Forget the Moon, Aim for the Stars

  • Published
  • By Airman 1st Class Ruben Garibay
  • 377th Air Base Wing Public Affairs

“Shoot for the moon and if you miss, you will land among the stars,” said Major Adah “Addie” Gallinatti, MC-130J instructor pilot 415th Special Operations Squadron at Kirtland Air Force Base, New Mexico.

Shoot for the stars is a common phrase almost every person has heard at some point in their lifetime. How many of them really attempt to shoot for the stars? Addie uses the phrase as she shares her story of her journey to reach for the stars.

Born and raised in Chicago, Addie grew up in a home like most Americans with social and economic challenges. Consistently moving back and forth between family members is a memory she vividly remembers and reflects upon.

By second grade, she had moved from Chicago to Austin, Texas where she spent a great portion of her life. She recalls the many moves that occurred within her adolescent years. Eventually by her senior year in high school, Addie returned to Austin where she was reunited with her younger brother.

It was here in Austin where she chose to pursue her childhood dreams of becoming an astronaut.

“I would see images and interviews of astronauts who shared their experience in space stations and space capsules,” Addie mentioned. “This really intrigued me and inspired me to want to experience this myself.”

With this goal in mind and with plenty of research, she discovered that by becoming a pilot she would be on track of “getting away from this world.” Naturally, the United States Air Force came into play, and this is where a determined Addie embarked on her journey of becoming an astronaut.

When applying to the United States Air Force Academy, Addie found herself in an unusual predicament. After years of moving around from place to place, the difficulty for her to acquire her transcripts from school was challenging. Let alone, having to also obtain a recommendation letter from a United States representative or senator.  These experiences were just the tip of the iceberg of what it would take for her to accomplish her dream.

Addie decided to major in astronautical engineering and after her rigorous recruitment process for acceptance into the Air Force academy, her next challenge was not too far away.

“Academics never came naturally to me,” Addie said reluctantly. “At one point in the academy, I had a 1.8 GPA for the semester. I did not come all this way just to fail and not graduate! I needed to push through.”

After this initial academic challenge, Addie was put on academic probation as well as other restrictions to her academy life.  She would go on to reprioritize her extracurricular activities and rededicated her time to her academics.

“In the summer, I forfeited three weeks’ worth of leave to take two summer courses,” Addie remarked. “This was to help me get ahead in my senior year of school.”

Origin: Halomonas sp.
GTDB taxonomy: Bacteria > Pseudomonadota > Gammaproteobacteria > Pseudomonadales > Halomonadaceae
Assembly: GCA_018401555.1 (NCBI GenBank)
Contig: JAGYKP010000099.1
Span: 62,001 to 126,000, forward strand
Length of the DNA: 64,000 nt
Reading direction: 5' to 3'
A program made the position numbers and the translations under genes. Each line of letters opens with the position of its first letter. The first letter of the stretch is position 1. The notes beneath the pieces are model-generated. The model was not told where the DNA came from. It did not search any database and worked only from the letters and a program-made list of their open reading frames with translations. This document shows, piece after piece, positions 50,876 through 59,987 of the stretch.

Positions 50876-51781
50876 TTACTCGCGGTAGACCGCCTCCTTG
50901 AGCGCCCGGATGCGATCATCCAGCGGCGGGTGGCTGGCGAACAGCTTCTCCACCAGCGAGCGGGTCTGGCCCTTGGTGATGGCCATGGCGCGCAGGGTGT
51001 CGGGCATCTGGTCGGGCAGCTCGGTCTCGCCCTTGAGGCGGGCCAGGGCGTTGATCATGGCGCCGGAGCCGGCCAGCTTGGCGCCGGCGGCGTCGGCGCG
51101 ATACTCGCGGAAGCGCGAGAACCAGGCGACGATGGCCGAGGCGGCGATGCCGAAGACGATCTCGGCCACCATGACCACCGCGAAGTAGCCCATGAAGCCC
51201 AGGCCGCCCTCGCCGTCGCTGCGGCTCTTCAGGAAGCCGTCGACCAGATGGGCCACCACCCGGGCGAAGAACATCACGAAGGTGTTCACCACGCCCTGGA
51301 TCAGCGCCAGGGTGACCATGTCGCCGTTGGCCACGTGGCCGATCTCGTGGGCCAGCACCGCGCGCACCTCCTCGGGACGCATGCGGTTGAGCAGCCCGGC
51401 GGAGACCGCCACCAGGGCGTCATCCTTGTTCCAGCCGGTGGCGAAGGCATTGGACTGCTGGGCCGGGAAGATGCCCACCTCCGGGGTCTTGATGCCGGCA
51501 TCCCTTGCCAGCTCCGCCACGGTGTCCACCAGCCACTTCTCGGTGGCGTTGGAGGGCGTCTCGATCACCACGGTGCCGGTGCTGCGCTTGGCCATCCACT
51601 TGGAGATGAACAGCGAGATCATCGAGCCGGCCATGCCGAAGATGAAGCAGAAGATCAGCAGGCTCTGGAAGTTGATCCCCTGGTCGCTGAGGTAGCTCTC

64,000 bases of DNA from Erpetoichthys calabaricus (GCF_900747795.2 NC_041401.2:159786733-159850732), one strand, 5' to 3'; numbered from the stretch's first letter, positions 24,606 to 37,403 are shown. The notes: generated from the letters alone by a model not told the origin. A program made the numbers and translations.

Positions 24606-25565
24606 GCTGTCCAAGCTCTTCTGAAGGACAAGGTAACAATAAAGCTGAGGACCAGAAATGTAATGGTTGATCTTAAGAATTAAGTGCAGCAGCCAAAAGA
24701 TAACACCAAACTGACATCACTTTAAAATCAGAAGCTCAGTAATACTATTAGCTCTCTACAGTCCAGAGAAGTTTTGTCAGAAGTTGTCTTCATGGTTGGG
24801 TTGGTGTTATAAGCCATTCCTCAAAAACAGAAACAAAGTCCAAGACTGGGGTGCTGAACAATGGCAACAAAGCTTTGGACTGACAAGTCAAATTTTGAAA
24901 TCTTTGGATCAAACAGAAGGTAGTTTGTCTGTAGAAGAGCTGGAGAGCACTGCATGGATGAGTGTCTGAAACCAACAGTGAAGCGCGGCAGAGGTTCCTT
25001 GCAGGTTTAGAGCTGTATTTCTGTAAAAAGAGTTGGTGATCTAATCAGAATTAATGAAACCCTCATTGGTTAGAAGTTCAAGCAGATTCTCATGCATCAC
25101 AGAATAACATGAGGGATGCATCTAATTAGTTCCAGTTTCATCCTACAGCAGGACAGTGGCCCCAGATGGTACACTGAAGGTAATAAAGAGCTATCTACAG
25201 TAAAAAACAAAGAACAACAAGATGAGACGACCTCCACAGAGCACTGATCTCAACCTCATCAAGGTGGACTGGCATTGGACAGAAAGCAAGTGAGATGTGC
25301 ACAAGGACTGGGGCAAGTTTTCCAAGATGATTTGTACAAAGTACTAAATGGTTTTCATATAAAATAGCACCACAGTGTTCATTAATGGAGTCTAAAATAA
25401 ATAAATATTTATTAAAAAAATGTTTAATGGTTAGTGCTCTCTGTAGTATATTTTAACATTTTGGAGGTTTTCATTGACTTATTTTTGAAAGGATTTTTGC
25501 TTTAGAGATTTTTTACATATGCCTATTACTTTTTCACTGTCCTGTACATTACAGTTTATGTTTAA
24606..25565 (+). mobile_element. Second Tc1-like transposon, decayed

After graduating the Air Force Academy, Addie attended pilot training school in 2015. Her class consisted of 16 people, two of which were females. Later throughout the year the other female in the class departed to train elsewhere, leaving Addie as the only female pilot in her class.

There were two important things that Addie learned in pilot training school: family balance and unspoken barriers.

While in training, Addie took on the increasingly difficult challenge of adopting her younger brother. Juggling her training and legal efforts with the assistance of her instructors, she obtained guardianship of her younger brother. Addie managed to persevere through these challenges that were thrown her way.

“My classmate who was a guardsman brought in his daughter to class one day,” Addie recalls. “She looked at me and said aloud, ‘Dad! You didn’t tell me there were lady pilots.’ At that moment, I didn’t realize how big that barrier was,” says Addie. “When I think about it today, I realize the impact of that encounter. Now that little girl can look at the aircraft and believe she can become a pilot one day.”

With all her successes, it appears that the future looks bright for Addie. With aspirations of becoming an astronaut still one of her dreams, she currently focuses on the next goal in her career which is to become a part of the school staff and later hopefully becoming part of the command structure.

Although faced with many adversities, Addie continues to break barriers. As a MC-130J instructor pilot at Kirtland, she continues to inspire future generations.

“The idea of being a potential role model to younger girls is humbling,” Addie states. “It makes me want to be the best I can be and ensure my mission is completed from all angles. Whether that be completing the mission itself or inspiring the next generation of Airmen. I may not be an astronaut right now, but I found other passions within my career field that I can chase after.”

“Shoot for the moon and if you miss, you will land among the stars” is something Addie heard when she was younger and has become a mantra for her to live by.